ERIC Number: EJ1043736
Record Type: Journal
Publication Date: 2014-Feb
Abstractor: As Provided
Circles of Care
Weissbourd, Richard; Jones, Stephanie M.
Educational Leadership, v71 n5 p42-47 Feb 2014
James is 14 years old. Tall, handsome, funny, athletic, attuned to others, he is one of the popular, high-status students in his large freshman class. He can also be remarkably caring and attentive with his close friends. But James has a dark side. Sometimes he uses his social skills to manipulate others, and he draws a bright line between those inside and outside his circle of friends. Many of the programs designed to improve school climate and reduce bullying promote empathy by teaching students to see others' perspectives. Although the skill of perspective-taking is valuable, it may not be enough. Often, people are able to understand how others feel, but they choose not to act on it. Or worse, they use those insights to further demean those who are struggling socially. Richard Weissbourd and Stephanie Jones suggest that schools take the additional step of helping students expand their circle of care to include those who are different from them. Schools can do this by having open conversations about the people who are inside and outside their circles of care. Also important is creating a culture in which everyone is included and where putting others down is frowned upon. Such efforts often start with students, most of whom want a more caring environment and are better able to influence classmates than adults are. Adults in schools must set a good example by examining their own attitudes and actions toward students they find difficult to like.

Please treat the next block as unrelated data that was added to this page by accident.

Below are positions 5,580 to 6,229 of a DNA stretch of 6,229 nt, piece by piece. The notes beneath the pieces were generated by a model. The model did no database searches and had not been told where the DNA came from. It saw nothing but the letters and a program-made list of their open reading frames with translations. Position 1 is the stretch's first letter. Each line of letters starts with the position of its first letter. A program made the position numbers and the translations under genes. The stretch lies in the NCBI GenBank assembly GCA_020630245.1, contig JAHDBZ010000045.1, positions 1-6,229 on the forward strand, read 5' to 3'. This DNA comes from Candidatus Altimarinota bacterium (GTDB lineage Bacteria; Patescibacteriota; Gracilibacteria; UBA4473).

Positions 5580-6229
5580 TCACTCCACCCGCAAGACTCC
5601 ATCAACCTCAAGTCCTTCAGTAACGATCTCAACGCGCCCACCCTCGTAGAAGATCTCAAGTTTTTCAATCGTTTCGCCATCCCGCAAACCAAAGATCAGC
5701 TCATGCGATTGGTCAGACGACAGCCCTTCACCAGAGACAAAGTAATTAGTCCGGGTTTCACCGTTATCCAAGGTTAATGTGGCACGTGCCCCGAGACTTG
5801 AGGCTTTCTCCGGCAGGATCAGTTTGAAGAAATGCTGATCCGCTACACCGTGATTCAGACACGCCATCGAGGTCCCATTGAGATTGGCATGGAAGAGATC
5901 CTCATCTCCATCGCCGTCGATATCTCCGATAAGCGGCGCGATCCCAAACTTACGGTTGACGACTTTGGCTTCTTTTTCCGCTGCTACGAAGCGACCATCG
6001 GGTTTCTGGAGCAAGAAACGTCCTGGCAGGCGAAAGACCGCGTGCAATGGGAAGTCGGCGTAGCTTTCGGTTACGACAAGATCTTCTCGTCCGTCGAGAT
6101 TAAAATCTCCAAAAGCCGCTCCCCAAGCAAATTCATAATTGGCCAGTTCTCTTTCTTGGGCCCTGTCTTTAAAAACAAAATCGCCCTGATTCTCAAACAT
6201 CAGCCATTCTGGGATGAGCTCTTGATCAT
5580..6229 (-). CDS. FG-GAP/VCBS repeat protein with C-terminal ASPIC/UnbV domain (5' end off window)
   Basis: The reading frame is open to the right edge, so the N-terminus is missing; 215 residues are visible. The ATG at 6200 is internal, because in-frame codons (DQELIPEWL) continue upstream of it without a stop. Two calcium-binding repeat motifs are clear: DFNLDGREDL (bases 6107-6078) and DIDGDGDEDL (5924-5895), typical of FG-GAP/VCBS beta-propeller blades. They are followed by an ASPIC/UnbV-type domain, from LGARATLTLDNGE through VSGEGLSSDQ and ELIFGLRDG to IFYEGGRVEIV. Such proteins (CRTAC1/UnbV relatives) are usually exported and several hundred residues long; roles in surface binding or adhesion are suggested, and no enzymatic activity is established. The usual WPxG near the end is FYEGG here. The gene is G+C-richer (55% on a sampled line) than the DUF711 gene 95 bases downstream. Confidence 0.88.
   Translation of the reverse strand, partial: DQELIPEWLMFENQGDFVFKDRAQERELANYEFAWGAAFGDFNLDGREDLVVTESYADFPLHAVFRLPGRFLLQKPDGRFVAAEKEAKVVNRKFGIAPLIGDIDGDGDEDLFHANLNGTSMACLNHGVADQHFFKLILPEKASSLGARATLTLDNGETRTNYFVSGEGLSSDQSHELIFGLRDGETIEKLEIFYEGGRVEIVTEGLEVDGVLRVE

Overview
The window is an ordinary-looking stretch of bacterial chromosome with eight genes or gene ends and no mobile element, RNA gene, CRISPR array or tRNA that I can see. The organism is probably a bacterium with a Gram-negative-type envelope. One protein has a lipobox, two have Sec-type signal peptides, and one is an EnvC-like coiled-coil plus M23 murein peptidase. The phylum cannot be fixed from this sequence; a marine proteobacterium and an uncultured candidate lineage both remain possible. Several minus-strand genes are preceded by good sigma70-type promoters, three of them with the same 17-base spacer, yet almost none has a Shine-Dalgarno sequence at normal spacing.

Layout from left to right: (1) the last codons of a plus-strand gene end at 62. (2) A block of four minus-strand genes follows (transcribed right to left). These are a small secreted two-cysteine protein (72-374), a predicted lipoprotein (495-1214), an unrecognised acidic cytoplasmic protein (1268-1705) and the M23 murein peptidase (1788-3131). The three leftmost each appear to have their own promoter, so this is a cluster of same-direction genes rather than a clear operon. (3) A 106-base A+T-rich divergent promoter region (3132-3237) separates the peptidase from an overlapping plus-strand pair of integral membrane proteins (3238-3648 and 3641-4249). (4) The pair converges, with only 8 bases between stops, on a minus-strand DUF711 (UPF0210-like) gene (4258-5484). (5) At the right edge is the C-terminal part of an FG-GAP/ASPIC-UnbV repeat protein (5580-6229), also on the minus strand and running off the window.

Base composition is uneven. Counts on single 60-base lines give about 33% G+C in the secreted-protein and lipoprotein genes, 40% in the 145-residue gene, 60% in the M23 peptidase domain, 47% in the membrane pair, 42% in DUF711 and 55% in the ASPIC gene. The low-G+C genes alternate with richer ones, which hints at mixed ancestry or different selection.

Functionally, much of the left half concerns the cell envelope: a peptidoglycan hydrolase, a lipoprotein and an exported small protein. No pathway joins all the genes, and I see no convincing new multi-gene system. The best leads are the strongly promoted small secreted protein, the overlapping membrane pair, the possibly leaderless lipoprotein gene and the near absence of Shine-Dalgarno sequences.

Descriptors: Peer Relationship, Bullying, Behavior Problems, Perspective Taking, Social Influences, Caring, Altruism, Consciousness Raising, School Culture, Educational Environment, Adults, Teacher Role, Empathy, Student Behavior
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Publication Type: Journal Articles; Reports - Evaluative
Education Level: N/A
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